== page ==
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US House Adopts New Third-Party Web Site Rules 49

GovIT Geek writes to tell us that third-party websites will no longer be off limits for members of the US House, provided that they use it for "official purposes" and not personal, commercial, or campaign purposes. "The rules are seen by House Administration Chairman Robert Brady as a compromise between several proposals under consideration in recent months and are closely aligned with those circulated by the Senate Rules Committee last week. [...] 'These new guidelines are a step in the right direction for a Congress that has been behind the technological curve for too long,' Boehner said. 'By encouraging the use of emerging and established new media tools, Congress is sending the message that we want to speak to citizens, and receive feedback, in the most open and accessible manner possible.'"
The Internet

MySpace Takes on Google News and Digg 123

cyberianpan writes "According to a Times Online article, MySpace is going into the news business. They'll soon be premiering a service that will scour the internet for news stories and let users vote on which ones receive the most exposure. This approach blends elements of Google News and sites such as Digg and Netscape, which rely on readers to submit stories and determine their prominence. One could see where this might be the 'holy grail' of internet news. Not only will you be able to tap into the wisdom of the crowds, but ultimately your recommended stories could be influenced by the likes and dislikes of your friends/heroes."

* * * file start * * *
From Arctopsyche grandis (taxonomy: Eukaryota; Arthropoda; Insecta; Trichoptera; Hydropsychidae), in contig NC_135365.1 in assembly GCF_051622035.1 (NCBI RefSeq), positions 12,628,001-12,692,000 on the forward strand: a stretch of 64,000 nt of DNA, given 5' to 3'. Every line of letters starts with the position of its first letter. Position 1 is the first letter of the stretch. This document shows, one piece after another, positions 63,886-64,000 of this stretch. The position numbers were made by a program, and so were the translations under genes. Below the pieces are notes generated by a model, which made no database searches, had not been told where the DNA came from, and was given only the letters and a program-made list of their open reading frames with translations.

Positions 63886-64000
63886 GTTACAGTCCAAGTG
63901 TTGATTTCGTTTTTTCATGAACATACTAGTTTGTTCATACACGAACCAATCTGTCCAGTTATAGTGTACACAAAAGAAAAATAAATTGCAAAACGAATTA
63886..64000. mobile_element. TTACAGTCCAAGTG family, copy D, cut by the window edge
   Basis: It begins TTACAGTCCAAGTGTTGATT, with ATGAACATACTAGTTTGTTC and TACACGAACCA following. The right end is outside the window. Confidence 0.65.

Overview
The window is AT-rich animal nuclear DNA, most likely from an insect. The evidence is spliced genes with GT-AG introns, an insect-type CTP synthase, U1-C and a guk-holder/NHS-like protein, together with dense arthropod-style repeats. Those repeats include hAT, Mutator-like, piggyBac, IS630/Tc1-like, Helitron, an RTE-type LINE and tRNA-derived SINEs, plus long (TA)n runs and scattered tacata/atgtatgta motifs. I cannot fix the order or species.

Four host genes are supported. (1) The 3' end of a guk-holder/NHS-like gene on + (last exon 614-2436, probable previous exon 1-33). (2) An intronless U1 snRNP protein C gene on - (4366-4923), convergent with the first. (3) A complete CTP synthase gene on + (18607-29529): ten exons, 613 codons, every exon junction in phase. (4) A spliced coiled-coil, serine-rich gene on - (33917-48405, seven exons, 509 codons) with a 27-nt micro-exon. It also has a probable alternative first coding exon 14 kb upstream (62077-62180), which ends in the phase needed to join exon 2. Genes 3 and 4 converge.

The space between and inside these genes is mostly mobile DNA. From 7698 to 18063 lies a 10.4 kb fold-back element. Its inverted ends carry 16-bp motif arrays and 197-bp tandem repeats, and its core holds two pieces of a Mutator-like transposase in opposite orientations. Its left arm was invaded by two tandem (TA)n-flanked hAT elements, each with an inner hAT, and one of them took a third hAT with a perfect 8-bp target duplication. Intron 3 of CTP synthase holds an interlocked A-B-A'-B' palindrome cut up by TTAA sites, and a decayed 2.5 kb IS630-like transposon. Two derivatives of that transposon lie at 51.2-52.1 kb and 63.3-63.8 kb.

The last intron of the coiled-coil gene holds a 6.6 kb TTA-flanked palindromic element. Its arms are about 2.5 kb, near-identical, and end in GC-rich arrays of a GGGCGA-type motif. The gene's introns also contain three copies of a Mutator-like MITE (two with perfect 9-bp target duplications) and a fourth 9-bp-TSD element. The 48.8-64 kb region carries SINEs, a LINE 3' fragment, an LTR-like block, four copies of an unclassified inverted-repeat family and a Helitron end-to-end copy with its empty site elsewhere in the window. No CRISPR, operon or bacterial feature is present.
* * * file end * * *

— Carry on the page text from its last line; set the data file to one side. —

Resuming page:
PC World's 25 Worst Web Sites 272

Cilibrin writes "PC World has posted a story on the 25 dumbest dot-coms and silliest sites. Among those to make the list are the pet-related Neuticles — a site for testicular implants for pets — and every child's favorite, Rabies for Kids." From the article: "As venture capitalists scramble to throw money at anything labeled Ajax or Web 2.0, and Web publishing becomes so simple that anyone with a working mouse hand can put up a site, we offer our list of the 25 worst Web sites of all time. Many of our bottom 25 date from the dot-com boom, when no bad idea went unfunded. Some sites were outright scams — at least two of our featured Net entrepreneurs spent some time in the pokey. Others are just examples of bad design, or sites that got a little too careless with users' information, or tried to demand far too much personal data for too little benefit. And to prove we're not afraid to pick on somebody much bigger than us, our pick for the worst Web site may be the hottest cyberspot on the planet right now. "

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